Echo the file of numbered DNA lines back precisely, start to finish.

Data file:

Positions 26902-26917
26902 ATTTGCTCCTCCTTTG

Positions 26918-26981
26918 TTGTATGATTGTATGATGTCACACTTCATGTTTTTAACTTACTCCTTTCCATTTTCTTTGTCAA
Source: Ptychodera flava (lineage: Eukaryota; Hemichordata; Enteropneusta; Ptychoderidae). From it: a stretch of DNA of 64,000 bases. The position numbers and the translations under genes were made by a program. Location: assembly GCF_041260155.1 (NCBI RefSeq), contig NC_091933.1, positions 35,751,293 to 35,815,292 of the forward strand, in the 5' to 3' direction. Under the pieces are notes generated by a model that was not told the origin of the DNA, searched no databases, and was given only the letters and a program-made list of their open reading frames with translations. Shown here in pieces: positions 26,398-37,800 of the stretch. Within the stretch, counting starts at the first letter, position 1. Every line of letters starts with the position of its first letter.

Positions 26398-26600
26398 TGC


Positions 26902-26917
26902 ATTTGCTCCTCCTTTG

Positions 26918-26981
26918 TTGTATGATTGTATGATGTCACACTTCATGTTTTTAACTTACTCCTTTCCATTTTCTTTGTCAA
Source: Ptychodera flava (lineage: Eukaryota; Hemichordata; Enteropneusta; Ptychoderidae). From it: a stretch of DNA of 64,000 bases. The position numbers and the translations under genes were made by a program. Location: assembly GCF_041260155.1 (NCBI RefSeq), contig NC_091933.1, positions 35,751,293 to 35,815,292 of the forward strand, in the 5' to 3' direction. Under the pieces are notes generated by a model that was not told the origin of the DNA, searched no databases, and was given only the letters and a program-made list of their open reading frames with translations. Shown here in pieces: positions 26,398-37,800 of the stretch. Within the stretch, counting starts at the first letter, position 1. Every line of letters starts with the position of its first letter.

Positions 26398-26600
26398 TGC